Skip to main content
Select Source:

Io

Io

In Greek mythology, Io was a young woman who was loved by Zeus, king of the gods. His attentions toward her aroused the jealousy of his wife, Hera *, and both deities used their powers in various ways to try to gain control over Io.

The daughter of the river god Inachus, Io was a priestess at one of Hera's temples. Zeus fell in love with her and seduced her. When Hera learned about Zeus's behavior, she turned the girl into a white cow. In some versions of the myth, it was Zeus who transformed Io into the cow, to conceal her from Hera.

After tying Io the cow to an olive tree, Hera sent Argus, a giant with 100 eyes, to watch over her. Zeus responded by sending the messenger god Hermes to rescue Io. Hermes put Argus to sleep by singing and telling stories, and then he killed the giant.

Angry that Io was released, Hera sent a gadflya type of insect that bites animalsto torment her. Io wandered distractedly until she reached Egypt. There, after Zeus turned her back into a woman, Io gave birth to a son named Epaphus. Many of Io's descendants returned to Greece. Among them were Cadmus, Perseus, and Hercules.

deity god or goddess

See also Argus; Cadmus; Hera; Hercules; Hermes; Perseus; Zeus.

Cite this article
Pick a style below, and copy the text for your bibliography.

  • MLA
  • Chicago
  • APA

"Io." Myths and Legends of the World. . Encyclopedia.com. 18 Feb. 2018 <http://www.encyclopedia.com>.

"Io." Myths and Legends of the World. . Encyclopedia.com. (February 18, 2018). http://www.encyclopedia.com/humanities/news-wires-white-papers-and-books/io

"Io." Myths and Legends of the World. . Retrieved February 18, 2018 from Encyclopedia.com: http://www.encyclopedia.com/humanities/news-wires-white-papers-and-books/io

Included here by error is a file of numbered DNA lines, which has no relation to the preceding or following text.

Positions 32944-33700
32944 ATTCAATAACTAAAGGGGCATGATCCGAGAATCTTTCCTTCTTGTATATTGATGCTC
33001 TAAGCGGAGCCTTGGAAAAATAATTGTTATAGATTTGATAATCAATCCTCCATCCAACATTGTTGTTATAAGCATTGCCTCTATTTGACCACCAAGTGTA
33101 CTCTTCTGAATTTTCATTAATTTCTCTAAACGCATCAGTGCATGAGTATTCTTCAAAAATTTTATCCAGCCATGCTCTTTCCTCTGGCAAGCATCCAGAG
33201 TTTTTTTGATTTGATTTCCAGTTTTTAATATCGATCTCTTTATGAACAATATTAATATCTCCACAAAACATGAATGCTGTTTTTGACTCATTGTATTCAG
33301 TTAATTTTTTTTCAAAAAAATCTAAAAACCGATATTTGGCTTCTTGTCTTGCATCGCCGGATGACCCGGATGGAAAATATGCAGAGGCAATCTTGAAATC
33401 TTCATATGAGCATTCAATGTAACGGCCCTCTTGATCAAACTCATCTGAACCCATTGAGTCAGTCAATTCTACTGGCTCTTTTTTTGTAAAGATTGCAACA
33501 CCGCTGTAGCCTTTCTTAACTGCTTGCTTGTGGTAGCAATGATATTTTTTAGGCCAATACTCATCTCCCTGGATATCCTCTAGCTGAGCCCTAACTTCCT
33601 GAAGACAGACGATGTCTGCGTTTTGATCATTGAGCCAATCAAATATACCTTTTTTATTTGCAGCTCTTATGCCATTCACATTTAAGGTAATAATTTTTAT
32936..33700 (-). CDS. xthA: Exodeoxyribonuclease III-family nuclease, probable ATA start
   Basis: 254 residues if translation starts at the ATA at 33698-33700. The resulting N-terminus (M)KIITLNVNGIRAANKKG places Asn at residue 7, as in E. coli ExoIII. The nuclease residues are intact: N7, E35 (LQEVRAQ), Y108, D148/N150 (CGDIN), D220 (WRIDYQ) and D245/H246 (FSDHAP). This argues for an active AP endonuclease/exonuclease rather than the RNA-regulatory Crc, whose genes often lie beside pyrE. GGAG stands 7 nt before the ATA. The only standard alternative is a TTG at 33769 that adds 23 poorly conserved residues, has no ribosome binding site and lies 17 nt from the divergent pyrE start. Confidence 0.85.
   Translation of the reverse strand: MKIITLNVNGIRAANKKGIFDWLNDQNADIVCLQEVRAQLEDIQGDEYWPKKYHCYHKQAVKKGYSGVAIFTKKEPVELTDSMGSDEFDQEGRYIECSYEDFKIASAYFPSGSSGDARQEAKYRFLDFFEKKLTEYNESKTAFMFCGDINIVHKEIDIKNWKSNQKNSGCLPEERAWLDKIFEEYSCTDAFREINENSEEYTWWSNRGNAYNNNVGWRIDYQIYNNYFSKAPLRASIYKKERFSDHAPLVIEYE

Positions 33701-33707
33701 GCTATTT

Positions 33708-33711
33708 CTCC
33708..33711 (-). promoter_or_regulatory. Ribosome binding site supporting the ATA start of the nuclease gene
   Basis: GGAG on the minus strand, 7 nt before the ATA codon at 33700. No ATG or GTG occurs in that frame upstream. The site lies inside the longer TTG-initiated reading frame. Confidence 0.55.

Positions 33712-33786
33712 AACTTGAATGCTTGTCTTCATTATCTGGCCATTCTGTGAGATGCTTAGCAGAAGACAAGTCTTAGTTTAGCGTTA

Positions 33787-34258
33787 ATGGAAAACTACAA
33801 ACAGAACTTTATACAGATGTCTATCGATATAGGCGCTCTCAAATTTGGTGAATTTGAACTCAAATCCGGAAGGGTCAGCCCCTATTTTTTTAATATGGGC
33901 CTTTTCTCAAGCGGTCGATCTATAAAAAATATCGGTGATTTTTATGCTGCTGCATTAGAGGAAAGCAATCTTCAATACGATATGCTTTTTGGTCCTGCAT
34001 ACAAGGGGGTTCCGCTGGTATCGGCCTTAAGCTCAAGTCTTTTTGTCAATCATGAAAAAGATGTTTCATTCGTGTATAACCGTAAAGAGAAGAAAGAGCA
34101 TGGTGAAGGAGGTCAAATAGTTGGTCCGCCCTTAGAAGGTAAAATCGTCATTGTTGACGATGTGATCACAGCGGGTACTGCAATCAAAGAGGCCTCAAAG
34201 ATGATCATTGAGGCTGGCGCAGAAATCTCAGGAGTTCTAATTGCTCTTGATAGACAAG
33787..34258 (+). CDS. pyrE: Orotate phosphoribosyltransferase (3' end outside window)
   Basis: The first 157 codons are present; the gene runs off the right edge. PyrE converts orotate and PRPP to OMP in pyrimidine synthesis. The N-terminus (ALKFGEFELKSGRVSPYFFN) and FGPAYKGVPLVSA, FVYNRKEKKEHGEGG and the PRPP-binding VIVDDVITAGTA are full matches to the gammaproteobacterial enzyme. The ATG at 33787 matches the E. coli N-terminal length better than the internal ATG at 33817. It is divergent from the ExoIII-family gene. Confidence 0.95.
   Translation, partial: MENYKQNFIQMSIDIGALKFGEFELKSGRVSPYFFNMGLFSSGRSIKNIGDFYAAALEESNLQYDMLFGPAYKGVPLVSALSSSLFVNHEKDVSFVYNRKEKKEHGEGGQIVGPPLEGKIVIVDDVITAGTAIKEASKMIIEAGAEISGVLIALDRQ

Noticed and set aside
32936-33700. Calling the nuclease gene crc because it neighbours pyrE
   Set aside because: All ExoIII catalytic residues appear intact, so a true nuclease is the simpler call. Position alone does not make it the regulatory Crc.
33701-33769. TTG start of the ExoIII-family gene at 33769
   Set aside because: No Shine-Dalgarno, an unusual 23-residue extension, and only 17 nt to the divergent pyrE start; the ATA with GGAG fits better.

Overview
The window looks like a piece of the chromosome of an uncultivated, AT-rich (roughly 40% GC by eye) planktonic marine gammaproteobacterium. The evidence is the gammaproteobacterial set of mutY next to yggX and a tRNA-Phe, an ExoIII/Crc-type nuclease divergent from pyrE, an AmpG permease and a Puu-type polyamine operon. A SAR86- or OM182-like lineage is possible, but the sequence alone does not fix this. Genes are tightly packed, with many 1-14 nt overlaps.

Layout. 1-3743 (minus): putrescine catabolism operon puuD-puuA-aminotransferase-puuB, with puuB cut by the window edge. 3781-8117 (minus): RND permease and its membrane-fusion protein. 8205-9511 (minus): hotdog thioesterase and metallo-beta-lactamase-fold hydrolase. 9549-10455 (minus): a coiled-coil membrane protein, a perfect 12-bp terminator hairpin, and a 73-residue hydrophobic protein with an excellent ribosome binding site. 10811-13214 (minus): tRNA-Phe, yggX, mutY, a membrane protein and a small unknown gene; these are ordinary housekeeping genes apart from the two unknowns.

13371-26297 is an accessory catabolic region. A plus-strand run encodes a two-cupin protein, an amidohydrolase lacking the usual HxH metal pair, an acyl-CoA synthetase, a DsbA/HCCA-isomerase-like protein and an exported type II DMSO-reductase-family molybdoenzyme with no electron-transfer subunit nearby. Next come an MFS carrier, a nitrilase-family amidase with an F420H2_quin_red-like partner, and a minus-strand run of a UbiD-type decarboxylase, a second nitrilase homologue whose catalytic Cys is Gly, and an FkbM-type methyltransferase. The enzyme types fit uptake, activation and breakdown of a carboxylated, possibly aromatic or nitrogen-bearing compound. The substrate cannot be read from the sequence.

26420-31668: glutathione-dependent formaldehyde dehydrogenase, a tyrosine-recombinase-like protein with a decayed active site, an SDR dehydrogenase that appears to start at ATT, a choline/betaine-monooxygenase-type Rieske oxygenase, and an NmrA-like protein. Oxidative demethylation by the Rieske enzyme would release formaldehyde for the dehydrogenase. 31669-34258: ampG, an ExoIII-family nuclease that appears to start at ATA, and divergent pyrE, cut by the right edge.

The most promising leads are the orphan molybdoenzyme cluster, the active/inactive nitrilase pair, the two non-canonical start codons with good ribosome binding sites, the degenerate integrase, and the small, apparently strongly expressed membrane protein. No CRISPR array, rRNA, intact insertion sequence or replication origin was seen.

Learn more about citation styles

Citation styles

Encyclopedia.com gives you the ability to cite reference entries and articles according to common styles from the Modern Language Association (MLA), The Chicago Manual of Style, and the American Psychological Association (APA).

Within the “Cite this article” tool, pick a style to see how all available information looks when formatted according to that style. Then, copy and paste the text into your bibliography or works cited list.

Because each style has its own formatting nuances that evolve over time and not all information is available for every reference entry or article, Encyclopedia.com cannot guarantee each citation it generates. Therefore, it’s best to use Encyclopedia.com citations as a starting point before checking the style against your school or publication’s requirements and the most-recent information available at these sites:

Modern Language Association

http://www.mla.org/style

The Chicago Manual of Style

http://www.chicagomanualofstyle.org/tools_citationguide.html

American Psychological Association

http://apastyle.apa.org/

Notes:
  • Most online reference entries and articles do not have page numbers. Therefore, that information is unavailable for most Encyclopedia.com content. However, the date of retrieval is often important. Refer to each style’s convention regarding the best way to format page numbers and retrieval dates.
  • In addition to the MLA, Chicago, and APA styles, your school, university, publication, or institution may have its own requirements for citations. Therefore, be sure to refer to those guidelines when editing your bibliography or works cited list.

Io (in Greek mythology)

Io, in Greek mythology, daughter of Inachus, king ofo Argos. She was loved by Zeus, who, to protect her from Hera's jealousy, changed her into a white heifer. Hera, however, was not deceived; she claimed the heifer and sent Argus to guard it. When Hermes killed Argus, Hera tormented Io with a gadfly which drove her across Europe and through Asia, until she was finally allowed to rest in Egypt. There Zeus returned her to human form, and she bore his child Epaphus. Io has been identified with the Egyptian goddess Isis.

Cite this article
Pick a style below, and copy the text for your bibliography.

  • MLA
  • Chicago
  • APA

"Io (in Greek mythology)." The Columbia Encyclopedia, 6th ed.. . Encyclopedia.com. 18 Feb. 2018 <http://www.encyclopedia.com>.

"Io (in Greek mythology)." The Columbia Encyclopedia, 6th ed.. . Encyclopedia.com. (February 18, 2018). http://www.encyclopedia.com/reference/encyclopedias-almanacs-transcripts-and-maps/io-greek-mythology